CAPE ANN, MASS.
I have selected four short poems from a great many written in my lifetime. I have chosen "Fire and Glass" because it seems to me one of my best earlier lyrics, as well as being one not usually preferred. The two sonnets from The Dust Which Is God are complete in themselves. I have merely given them a title and conforming punctuation. "Harmony" and the sonnet, "Wound in Secret," from The Stairway of Surprise, seem to me, perhaps, to convey something out of universal experience.
WILLIAM ROSE BENÉT
THE THISTLY YELLOW FLAME flows up like water
The dusk brick glows.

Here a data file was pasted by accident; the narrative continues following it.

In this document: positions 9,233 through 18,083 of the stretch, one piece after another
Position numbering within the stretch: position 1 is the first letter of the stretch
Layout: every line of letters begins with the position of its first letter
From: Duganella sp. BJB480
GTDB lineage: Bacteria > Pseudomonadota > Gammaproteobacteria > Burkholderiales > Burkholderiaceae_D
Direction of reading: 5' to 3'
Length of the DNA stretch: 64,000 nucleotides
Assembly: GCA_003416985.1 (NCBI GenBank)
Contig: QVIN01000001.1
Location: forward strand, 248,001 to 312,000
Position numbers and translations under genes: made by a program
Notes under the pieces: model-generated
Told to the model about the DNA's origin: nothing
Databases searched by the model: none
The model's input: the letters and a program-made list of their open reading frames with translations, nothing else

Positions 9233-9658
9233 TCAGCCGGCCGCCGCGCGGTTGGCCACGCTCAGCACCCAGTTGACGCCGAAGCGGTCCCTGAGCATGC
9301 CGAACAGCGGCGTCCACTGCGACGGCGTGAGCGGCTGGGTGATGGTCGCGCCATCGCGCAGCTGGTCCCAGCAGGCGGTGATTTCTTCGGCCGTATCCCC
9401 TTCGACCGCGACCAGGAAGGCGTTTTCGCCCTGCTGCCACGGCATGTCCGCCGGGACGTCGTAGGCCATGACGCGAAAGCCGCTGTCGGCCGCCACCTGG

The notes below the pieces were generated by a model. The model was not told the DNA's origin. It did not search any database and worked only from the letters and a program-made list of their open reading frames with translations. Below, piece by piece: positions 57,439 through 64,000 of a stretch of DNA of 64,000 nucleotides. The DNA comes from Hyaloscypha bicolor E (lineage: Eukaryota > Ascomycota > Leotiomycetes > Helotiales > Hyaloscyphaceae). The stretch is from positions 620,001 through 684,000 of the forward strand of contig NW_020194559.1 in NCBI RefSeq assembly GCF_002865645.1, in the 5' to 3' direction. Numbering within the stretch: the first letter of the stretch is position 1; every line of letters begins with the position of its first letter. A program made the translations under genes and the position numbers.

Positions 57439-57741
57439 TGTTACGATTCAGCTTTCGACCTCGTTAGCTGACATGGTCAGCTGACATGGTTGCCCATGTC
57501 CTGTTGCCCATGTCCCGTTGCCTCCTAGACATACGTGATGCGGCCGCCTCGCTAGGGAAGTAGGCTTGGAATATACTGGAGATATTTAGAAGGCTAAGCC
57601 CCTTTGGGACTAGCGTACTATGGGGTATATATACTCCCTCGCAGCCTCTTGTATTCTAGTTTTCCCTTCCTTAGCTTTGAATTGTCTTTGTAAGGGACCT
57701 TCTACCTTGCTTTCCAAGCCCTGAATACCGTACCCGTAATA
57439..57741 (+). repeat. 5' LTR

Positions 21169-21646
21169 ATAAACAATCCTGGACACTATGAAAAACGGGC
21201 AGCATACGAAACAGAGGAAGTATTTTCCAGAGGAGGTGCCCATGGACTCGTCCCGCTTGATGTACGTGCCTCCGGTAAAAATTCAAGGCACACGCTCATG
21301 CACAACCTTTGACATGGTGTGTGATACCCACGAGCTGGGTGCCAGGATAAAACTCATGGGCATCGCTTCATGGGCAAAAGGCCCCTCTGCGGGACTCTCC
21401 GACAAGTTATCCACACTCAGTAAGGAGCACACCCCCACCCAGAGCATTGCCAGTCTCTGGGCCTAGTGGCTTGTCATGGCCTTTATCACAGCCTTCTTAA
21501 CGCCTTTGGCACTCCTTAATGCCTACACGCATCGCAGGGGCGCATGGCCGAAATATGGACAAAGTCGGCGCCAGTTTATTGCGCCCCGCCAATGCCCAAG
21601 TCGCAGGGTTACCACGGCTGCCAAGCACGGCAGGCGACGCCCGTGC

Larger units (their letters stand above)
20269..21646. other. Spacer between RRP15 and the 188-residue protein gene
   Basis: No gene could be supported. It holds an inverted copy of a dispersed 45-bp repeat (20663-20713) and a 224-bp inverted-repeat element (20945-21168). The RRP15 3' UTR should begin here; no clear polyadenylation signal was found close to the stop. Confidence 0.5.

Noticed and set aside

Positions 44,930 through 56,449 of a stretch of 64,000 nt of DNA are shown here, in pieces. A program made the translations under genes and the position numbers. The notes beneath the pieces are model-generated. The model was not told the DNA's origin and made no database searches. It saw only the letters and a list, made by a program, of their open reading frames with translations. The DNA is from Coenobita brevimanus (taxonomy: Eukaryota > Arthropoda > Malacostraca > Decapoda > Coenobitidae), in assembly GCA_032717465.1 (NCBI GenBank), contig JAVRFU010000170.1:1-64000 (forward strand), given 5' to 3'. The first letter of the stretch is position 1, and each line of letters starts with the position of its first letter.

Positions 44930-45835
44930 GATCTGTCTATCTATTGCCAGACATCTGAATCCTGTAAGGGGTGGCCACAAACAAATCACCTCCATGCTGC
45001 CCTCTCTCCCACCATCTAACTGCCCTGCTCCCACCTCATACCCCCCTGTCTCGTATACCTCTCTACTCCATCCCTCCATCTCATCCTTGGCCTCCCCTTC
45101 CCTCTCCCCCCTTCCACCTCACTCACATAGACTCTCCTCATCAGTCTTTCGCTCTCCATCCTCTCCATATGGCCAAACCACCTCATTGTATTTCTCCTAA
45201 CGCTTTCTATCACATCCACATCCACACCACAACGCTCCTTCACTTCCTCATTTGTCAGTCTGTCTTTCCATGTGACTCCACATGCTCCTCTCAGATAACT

Fashion the ropelike glass; your lip can blow it
To a vase like a rose,
To a goblet curved like a wave, with a stem like a hly.
Glass can be spun
To frailer lace than the cobweb brown old spiders
Weave in the sun.
Not pure gold ingots nor all the renown of iron
Nor the blushing brand,
Nor crackling cataracts of molten metal
Kissing the sand,
So praise this cleanly and bewildered fury
Potent to shape
Emerging contours scintillant as diamond,
Smooth as the grape.